US 2833142 A
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Description (OCR text may contain errors)
May 6, 1958 E. M. RUNQUIST ET AL. 2,833,142
ULTRASONIC, HIGH PRESSURE: INTERFEROMETER Filed Feb. 15, 1955 2 Sheets-Sheet 2 LLILII I 2 E (VOLTAGE READING) DISTANCE IN CM BETWEEN MIRROR FACE AND CRYSTAL FACE Fig. 3
F/g. 2 gm oscILLATbR Fig. 4
IN VEN TOR.
ERNEST M. RU/VOU/ ST BY GRAHM W. MAR/(S ro --11- M ATrOR/VEYS ULTRASONIC, HIGH PRESSURE INTERFEROMETER 3 Ernest M. Runquist and Graham W. Marks, San Diego, Calif.
,Application February 15, 1955, Serial No. 488,442
-' 8 Claims. ((31. 73-53 (Granted under Title 35, U. 5. Code 1952 sec. 266) tatable adjusting shaft constituting a source of leakage of o the desired high pressures which must remain invariable during certain measurements. Too, the wave reflector of such devices must rotate with the adjusting shaft thereby introducing possible changes in the parallelism between the plane of the reflecting surface and the plane of the I piezoelectric crystal, this parallelism being a basic requisite of proper operation of the interferometer. Prior devices make no provision for adjustment to obtain and maintain this parallelism.
The ultrasonic interferometer of the present invention comprises a fluid-tight housing having therein a chamber for holding fluid under extremely high pressure, means for applying pressure :to the fluid in said chamber, a piezoelectric crystal mounted in said chamber, a reflector in said chamber carried by a non-rotatable axially shiftable shaft which is mounted entirely within the housing, said reflector being adjacent to and spaced from a face of the crystal, means for sustaining oscillations through the crys tal, means for adjusting said crystal for parallelism with the reflector and a magnetic coupling means between said shaft and the outside of the housing for varying the spacing between the crystal and reflector without affecting the fluid seal of the housing.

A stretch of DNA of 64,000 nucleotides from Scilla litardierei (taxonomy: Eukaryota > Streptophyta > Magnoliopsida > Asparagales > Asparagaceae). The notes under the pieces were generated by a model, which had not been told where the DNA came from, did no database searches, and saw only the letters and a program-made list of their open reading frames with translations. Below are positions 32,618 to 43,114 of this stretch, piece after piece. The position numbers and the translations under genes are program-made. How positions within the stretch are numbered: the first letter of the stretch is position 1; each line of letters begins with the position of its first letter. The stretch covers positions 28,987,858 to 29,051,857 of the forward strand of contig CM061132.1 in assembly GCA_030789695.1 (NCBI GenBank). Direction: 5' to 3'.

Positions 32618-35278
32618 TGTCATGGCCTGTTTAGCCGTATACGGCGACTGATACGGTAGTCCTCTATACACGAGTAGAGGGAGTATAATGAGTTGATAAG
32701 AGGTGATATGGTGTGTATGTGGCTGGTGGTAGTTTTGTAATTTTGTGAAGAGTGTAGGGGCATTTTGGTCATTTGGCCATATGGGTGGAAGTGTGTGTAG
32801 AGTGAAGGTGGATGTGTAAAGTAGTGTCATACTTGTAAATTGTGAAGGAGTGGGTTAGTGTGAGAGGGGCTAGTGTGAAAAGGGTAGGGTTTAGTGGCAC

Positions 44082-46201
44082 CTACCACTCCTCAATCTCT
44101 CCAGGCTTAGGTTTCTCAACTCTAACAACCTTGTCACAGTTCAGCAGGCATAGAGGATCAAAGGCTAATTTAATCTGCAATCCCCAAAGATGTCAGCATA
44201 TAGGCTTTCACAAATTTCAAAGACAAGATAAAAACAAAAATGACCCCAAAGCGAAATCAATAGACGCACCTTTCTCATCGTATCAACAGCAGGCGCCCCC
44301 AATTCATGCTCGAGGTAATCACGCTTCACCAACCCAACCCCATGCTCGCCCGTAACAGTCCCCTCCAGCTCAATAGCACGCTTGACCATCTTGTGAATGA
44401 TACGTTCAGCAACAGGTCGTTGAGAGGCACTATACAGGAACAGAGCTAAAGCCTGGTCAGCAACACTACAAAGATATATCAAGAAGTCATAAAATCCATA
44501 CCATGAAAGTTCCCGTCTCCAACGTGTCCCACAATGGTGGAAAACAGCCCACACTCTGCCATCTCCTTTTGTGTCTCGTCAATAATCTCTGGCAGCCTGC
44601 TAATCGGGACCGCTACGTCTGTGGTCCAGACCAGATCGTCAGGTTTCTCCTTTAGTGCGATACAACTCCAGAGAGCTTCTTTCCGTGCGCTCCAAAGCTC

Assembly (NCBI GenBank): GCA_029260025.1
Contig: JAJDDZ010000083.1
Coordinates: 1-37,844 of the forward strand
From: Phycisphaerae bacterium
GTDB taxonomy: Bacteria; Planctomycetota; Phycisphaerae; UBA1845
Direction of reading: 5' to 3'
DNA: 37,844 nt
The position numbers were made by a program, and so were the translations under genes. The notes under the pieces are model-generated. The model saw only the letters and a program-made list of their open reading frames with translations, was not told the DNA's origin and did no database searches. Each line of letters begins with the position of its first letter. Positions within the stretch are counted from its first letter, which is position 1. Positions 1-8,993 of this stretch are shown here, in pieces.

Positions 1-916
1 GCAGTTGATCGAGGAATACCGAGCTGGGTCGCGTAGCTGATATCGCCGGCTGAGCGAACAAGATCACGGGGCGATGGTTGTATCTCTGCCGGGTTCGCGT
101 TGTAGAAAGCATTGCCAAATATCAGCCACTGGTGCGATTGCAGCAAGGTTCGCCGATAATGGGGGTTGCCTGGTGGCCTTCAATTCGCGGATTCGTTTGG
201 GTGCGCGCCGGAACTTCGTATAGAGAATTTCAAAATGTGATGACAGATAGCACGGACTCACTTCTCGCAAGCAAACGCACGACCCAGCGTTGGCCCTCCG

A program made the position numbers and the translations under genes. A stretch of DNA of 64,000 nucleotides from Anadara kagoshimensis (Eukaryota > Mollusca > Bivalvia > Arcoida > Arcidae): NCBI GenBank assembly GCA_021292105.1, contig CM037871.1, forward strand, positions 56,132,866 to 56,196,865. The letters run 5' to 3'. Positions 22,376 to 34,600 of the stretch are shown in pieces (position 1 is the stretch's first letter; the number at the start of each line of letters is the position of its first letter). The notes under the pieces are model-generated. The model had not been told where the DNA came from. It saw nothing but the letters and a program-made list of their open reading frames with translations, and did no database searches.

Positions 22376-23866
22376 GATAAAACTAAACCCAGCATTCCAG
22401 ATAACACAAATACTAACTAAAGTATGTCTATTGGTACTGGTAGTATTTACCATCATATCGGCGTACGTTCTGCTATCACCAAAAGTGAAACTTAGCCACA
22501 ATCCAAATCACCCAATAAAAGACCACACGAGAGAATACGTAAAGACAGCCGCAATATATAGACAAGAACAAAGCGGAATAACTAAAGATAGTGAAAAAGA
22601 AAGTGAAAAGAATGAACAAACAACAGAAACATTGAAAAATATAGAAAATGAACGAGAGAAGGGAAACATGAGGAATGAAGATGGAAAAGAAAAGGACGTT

An object of this invention is to provide an instrument for measuring wave velocity in fluids at various temperatures and pressures.
A further object of this invention is the provision of an instrument from which pressure coefficients and temperature coeflicients of wave velocities may be directly determined and from which various thermodynamic coefficients also may be determined.
A still further object of this invention is the provision of an interferometer, which is particularly suited for obtaining measurements in fluids under high pressures and which is effectively sealed against pressure loss.
Another object of this invention is the provision of a variable path interferometer including a means for adjusting the reflector position which does not decrease the effectiveness of the pressure seal.